Perhaps no other position or jersey is more coveted than the number 10 jersey, it bares with it a responsibility like no other.
The five-eighth, fly-half, first-five are all names for the team’s playmaker. They are the general that drives their team around the field, and they are the one who often makes the big decisions that make or break a team.
Giants of the game have made the jersey legendary, and the moments remembered at rugby World Cups are often remembered by who was or wasn’t donning the No.10.
Jonny Wilkinson’s clutch drop-kick to seal England’s 2003 World Cup triumph; Stephen Donald was on a fishing trip when he was called into the 2011 campaign which saw the All Blacks win it; and perhaps most significant of all, Joel Stransky slotting a 30 metre drop goal to seal the 1995 tournament, which saw the rainbow nation unite under Nelson Mandela.
Legacies have been made with greats like Grant Fox, Michael Lynagh, Dan Carter, Stephan Larkham, Andrew Mehrtens, Carlos Spencer, Felipe Contepomi donning the jersey and who have inspired the next generation to kick, run, pass and step like them.
Today, there are players of the same calibre running around and this World Cup will be their legacy as some move on from rugby and others are only at the beginning of their international carries.
Here are the top 10 playmakers at the 2023 World Cup.
1. Johnny Sexton – Ireland
Sexton is meticulous, he is an absolute control freak who never allows standards to drop.
The most regimented team has the most regimented 10 and Sexton’s importance for the men of the Emerald Isles is not matched by any other player apart from perhaps France’s Antione Dupont.
At 38 Sexton is one of the biggest brains in rugby and it is that which helped him orchestrate Ireland’s first ever series win against the All Blacks on New Zealand soil.
It’s like having a coach on the field. He is a robust 10 who is as brave as any other in defence. The cherry on top is that he is a safe-as-houses goal kicker.
2. Richie Mo’unga – New Zealand
No one ever thought that Dan Carter would be compared to another, but as we live and breathe Mo’unga has closed this gap.
The conversation in New Zealand at the start of the year was will it be Beauden Barrett or Mo’unga to play 10 for the All Blacks?
That question was answered very quickly with Mo’unga guiding an injury-ravaged Crusaders side to a sixth straight Super Rugby title.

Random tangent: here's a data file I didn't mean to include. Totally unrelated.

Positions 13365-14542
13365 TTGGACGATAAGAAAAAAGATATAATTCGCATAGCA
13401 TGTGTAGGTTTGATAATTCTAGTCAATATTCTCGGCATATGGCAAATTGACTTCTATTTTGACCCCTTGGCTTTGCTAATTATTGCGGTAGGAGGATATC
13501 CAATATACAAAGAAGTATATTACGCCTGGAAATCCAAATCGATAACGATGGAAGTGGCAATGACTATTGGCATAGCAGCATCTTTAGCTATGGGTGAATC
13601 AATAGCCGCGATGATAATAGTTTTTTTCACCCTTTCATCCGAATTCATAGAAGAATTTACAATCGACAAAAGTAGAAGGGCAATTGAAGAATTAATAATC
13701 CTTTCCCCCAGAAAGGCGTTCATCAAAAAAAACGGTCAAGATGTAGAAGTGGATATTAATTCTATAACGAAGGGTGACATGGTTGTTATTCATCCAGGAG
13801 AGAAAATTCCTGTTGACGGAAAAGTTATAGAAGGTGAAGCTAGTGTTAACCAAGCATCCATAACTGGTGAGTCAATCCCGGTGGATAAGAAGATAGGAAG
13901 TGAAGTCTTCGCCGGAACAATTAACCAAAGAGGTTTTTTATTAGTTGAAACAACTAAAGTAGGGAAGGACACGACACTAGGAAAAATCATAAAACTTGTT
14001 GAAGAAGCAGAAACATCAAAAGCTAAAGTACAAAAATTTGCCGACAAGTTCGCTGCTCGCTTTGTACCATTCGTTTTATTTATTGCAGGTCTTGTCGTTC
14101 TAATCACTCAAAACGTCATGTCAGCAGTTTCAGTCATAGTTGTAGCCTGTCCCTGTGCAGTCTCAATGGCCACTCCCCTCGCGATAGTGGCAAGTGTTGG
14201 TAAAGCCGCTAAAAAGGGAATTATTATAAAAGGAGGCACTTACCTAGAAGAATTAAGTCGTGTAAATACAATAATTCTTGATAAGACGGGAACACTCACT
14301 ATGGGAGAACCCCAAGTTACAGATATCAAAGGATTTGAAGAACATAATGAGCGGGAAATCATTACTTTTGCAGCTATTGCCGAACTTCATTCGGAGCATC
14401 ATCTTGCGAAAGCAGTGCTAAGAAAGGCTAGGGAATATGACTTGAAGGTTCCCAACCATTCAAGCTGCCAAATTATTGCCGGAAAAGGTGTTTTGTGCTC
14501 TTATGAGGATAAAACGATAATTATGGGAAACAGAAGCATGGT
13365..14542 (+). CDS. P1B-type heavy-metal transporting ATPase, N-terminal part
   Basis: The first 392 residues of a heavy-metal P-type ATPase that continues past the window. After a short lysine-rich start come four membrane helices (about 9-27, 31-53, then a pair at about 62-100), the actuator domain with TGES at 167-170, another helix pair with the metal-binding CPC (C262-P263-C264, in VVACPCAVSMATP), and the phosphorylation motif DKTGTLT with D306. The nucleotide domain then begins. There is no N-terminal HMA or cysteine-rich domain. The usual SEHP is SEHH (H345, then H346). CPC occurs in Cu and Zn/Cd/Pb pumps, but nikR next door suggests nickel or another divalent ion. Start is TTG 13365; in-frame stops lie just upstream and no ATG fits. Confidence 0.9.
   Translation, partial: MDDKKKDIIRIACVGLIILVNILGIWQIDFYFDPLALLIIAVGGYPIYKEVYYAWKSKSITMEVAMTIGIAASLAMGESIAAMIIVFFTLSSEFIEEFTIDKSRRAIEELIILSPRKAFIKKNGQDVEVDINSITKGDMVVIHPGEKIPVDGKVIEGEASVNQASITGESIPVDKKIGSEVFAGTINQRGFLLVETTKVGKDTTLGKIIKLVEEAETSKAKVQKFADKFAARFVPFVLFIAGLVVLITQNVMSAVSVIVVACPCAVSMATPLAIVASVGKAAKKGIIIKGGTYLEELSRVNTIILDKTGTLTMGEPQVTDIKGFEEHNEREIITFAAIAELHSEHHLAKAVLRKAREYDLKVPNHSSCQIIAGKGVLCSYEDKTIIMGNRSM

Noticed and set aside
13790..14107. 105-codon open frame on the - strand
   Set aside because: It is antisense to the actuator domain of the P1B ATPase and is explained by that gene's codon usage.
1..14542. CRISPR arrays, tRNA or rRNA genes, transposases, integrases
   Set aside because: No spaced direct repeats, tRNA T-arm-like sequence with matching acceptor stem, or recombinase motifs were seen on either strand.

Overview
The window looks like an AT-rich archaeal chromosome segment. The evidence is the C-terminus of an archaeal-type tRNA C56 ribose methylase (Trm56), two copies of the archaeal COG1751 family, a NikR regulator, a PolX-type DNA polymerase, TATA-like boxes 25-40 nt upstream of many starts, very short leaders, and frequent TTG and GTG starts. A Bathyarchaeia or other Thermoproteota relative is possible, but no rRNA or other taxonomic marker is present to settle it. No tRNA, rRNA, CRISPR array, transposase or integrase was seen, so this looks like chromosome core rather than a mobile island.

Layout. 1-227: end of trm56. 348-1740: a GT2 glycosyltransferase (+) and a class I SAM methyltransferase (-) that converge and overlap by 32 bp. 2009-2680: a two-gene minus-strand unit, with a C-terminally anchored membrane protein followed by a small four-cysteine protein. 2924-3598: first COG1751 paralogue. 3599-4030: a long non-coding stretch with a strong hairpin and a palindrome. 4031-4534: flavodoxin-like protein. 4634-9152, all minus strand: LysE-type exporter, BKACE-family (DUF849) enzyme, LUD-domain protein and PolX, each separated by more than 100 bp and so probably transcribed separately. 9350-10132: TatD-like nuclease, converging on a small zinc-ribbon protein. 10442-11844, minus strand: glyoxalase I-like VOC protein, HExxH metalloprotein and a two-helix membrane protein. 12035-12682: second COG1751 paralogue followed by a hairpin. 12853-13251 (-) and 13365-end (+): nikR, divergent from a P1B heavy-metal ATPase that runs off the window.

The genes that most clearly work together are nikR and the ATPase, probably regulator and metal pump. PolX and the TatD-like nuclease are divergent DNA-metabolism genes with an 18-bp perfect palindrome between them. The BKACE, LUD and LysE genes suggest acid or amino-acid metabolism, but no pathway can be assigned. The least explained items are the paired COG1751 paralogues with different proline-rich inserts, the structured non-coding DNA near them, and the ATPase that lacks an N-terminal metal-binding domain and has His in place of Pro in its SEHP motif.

Despite Damian McKenzie being the ignition for minor premiers, the Chiefs, he was still outplayed considerably in the final by Mo’unga.
Mo’unga is as regimented as he is elusive and whether he is running the ball or ordering his troops around, he is an elite player and can weather any storm. Also, he’s a great goal kicker.
3. Finn Russell – Scotland
If Sexton and Mo’unga are generals, then Russell is the 007 with a licence to be extraordinary.
His tag of being mercurial is probably exaggerated as his vision and ability to execute passes that other 10s dream of is unmatched.
Whether it is a 20m cut-out pass to seemingly no-one which turns into a clean-break or a ludicrous looking chip kick to himself which he re-gathers and scores, he has everyone on the edge of their seats.
He is not a physical specimen, but he has added a deadly offload game to his repertoire in recent years and it makes his backline enforcers of Australian-born Sione Tuipulotu and Huw Jones even more dangerous.
If Scotland are to go deep, Russell will have his fingerprints all over it.
4. Dan Biggar – Wales
Biggar and Sexton are cut from the same cloth, both are unable to relent control.
He is also probably one of the loudest playmakers in the game, whether it is giving his opposition a mouth full or barking orders at his own men, he won’t let standards slip.
The Welsh side is under siege and if there was a captain to steady a Welsh ship on rough seas it is Biggar.
Wales will play ‘Gatland-ball’ a name given to the boring, kick-heavy and monotonous style of rugby under head coach Warren Gatland, therefore, they need a precision kicker. Cue Biggar.
He is salt of the earth tough, and he is a guy that has been there to fill a void no other has been able to step-up to, so when the going gets tough, the tough gets going, and Biggar will get his hobbling side into the right parts of the field.